Week in Review: April 15, 2015

by Rebekah Heacock Jones

China: "Powerful new weapon" behind GitHub and GreatFire attacks

A new report from the University of Toronto's Citizen Lab documents the existence of a new attack tool, labeled the "Great Cannon," that powered the recent DDoS attacks on GitHub and GreatFire. Unlike the Great Firewall, which is used to block Chinese Internet users from accessing certain content, the Great Cannon intercepts traffic and inserts malicious code: according to the report, the Chinese government has developed the capability to "hijack traffic to (or presumably from) individual IP addresses, and...arbitrarily replace unencrypted content as a man-in-the-middle." GitHub and GreatFire likely came under fire because they offer circumvention services for Chinese users. The report posits that one possible use of the tool, however, may be to target specific Internet users, as well as services: "A technically simple change in the Great Cannon’s configuration, switching to operating on traffic from a specific IP address rather than to a specific address, would allow its operator to deliver malware to targeted individuals who communicates with any Chinese server not employing cryptographic protections."

Spain: Protestors use holograms to fight new gag law

Spain's new Citizen Safety Law, scheduled to go into effect on July 1, will make protesting outside of government buildings and taking photos of police illegal. Most Spanish citizens oppose the law, and on Friday, the group Holograms por la Libertad (Holograms for Freedom) organized a protest that brought together thousands of people in front of a parliamentary building in Madrid—virtually, in the form of holograms.

Russia: Celebrity memes illegal

Roskomnadzor issued a statement this week announcing that creating memes that fail to accurately represent a public figure's "personality" "violate the laws governing personal data and harm the honor, dignity and business of public figures." The announcement, posted to Russian social network Vkontakte, clarified the country's pre-existing personal data laws in the context of a lawsuit brought by Russian singer Valeri Syutkin against popular culture site Lurkmore. Lurkmore is now debating whether to try to challenge the policy or to block content for Russian users.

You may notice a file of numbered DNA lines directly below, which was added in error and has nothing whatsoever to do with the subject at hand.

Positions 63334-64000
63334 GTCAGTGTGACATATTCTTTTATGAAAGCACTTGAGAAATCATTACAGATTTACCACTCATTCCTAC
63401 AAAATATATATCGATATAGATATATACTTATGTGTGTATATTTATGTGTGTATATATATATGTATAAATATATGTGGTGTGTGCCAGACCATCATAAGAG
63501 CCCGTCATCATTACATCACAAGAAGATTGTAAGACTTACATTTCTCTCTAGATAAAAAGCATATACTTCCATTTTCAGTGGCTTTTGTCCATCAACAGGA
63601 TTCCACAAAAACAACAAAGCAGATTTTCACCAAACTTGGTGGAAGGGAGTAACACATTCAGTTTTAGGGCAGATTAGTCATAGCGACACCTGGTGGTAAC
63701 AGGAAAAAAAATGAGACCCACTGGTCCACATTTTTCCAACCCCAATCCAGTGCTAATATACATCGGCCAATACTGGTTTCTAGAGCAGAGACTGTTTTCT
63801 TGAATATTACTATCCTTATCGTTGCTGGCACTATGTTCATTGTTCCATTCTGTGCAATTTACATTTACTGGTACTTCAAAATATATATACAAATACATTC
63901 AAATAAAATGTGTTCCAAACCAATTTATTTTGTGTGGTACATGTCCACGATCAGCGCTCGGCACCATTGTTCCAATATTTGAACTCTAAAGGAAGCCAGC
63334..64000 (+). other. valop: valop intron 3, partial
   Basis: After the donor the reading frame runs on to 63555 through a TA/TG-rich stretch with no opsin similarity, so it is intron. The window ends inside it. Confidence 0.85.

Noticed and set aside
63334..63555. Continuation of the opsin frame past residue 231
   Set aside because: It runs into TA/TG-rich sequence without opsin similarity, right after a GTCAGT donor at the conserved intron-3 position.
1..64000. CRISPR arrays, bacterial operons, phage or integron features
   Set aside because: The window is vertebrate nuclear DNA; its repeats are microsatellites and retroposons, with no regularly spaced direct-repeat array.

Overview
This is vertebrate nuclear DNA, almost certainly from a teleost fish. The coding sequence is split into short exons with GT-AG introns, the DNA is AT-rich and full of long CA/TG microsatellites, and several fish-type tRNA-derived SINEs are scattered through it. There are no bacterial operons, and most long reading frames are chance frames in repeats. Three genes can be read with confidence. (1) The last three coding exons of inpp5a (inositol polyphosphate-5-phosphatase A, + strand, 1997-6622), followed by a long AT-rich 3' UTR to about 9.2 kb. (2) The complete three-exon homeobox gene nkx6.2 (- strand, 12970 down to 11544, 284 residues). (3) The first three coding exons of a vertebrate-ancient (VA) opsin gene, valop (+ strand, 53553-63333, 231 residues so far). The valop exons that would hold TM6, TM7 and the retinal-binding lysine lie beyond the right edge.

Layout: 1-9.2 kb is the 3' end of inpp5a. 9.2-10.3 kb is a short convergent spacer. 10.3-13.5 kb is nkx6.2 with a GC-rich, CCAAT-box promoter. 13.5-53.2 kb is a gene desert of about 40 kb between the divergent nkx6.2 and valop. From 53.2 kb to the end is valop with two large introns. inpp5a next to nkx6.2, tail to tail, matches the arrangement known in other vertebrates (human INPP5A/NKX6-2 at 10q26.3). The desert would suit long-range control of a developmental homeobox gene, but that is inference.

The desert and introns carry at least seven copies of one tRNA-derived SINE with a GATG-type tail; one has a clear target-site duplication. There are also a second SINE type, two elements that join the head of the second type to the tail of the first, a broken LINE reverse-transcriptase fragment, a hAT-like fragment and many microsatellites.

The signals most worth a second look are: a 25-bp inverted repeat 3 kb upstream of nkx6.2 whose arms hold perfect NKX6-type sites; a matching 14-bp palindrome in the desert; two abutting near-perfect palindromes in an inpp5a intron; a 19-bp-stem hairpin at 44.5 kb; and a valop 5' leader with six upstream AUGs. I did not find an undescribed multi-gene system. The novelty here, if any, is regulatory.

Twitter suspends 10,000 accounts “for tweeting violent threats"

Twitter confirmed last week that it suspended 10,000 accounts related to ISIS. The purge came in the midst of an effort by anti-ISIS activists to document and report pro-ISIS accounts. In late March, activists—including groups such as Anonymous—posted a list of 26,000 Twitter accounts linked to the militant group. Of these, nearly 15,000 had already been suspended by Twitter in an ongoing effort that has led ISIS supporters to make death threats against Twitter employees.

United States: 15th anniversary of Metallica v. Napster, Inc.

Monday marked the 15th anniversary of the date that Metallica filed suit against Napster for copyright infringement. The case was the first in which an artist sued a peer-to-peer file sharing service, and it opened the door for a wave of other lawsuits that eventually led to Napster's bankruptcy.

The Internet Monitor Week in Review is a weekly round-up of news about Internet content controls and online activity around the world. You may also be interested in weekly editions of our previous round-up, IMWeekly.